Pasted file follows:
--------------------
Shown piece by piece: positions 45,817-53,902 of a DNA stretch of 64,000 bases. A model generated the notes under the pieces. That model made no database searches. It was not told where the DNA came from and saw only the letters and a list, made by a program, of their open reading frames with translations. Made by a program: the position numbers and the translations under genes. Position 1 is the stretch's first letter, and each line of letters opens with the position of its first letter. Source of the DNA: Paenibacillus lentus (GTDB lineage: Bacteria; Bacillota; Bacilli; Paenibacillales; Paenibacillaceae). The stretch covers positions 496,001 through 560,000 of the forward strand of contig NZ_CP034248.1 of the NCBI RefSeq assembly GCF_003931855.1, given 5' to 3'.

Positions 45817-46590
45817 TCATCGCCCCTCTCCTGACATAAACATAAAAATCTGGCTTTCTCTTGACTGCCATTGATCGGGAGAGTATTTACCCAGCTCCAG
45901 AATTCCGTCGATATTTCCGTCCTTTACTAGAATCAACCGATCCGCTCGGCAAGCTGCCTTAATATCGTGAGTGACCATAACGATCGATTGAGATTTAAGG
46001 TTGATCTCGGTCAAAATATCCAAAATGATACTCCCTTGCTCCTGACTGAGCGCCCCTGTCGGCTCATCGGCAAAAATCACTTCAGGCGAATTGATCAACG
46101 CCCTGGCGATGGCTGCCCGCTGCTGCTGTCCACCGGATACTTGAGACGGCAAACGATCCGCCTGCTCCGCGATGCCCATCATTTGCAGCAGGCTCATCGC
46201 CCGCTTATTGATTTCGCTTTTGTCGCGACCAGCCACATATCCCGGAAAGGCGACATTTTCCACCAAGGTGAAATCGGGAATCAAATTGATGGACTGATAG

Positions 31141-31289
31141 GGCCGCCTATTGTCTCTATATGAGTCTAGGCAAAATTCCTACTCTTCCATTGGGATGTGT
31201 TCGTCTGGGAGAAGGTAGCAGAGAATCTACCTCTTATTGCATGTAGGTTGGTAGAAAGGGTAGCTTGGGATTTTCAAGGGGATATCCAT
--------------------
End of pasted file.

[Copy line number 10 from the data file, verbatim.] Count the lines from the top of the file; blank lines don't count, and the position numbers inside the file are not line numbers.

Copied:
31201 TCGTCTGGGAGAAGGTAGCAGAGAATCTACCTCTTATTGCATGTAGGTTGGTAGAAAGGGTAGCTTGGGATTTTCAAGGGGATATCCAT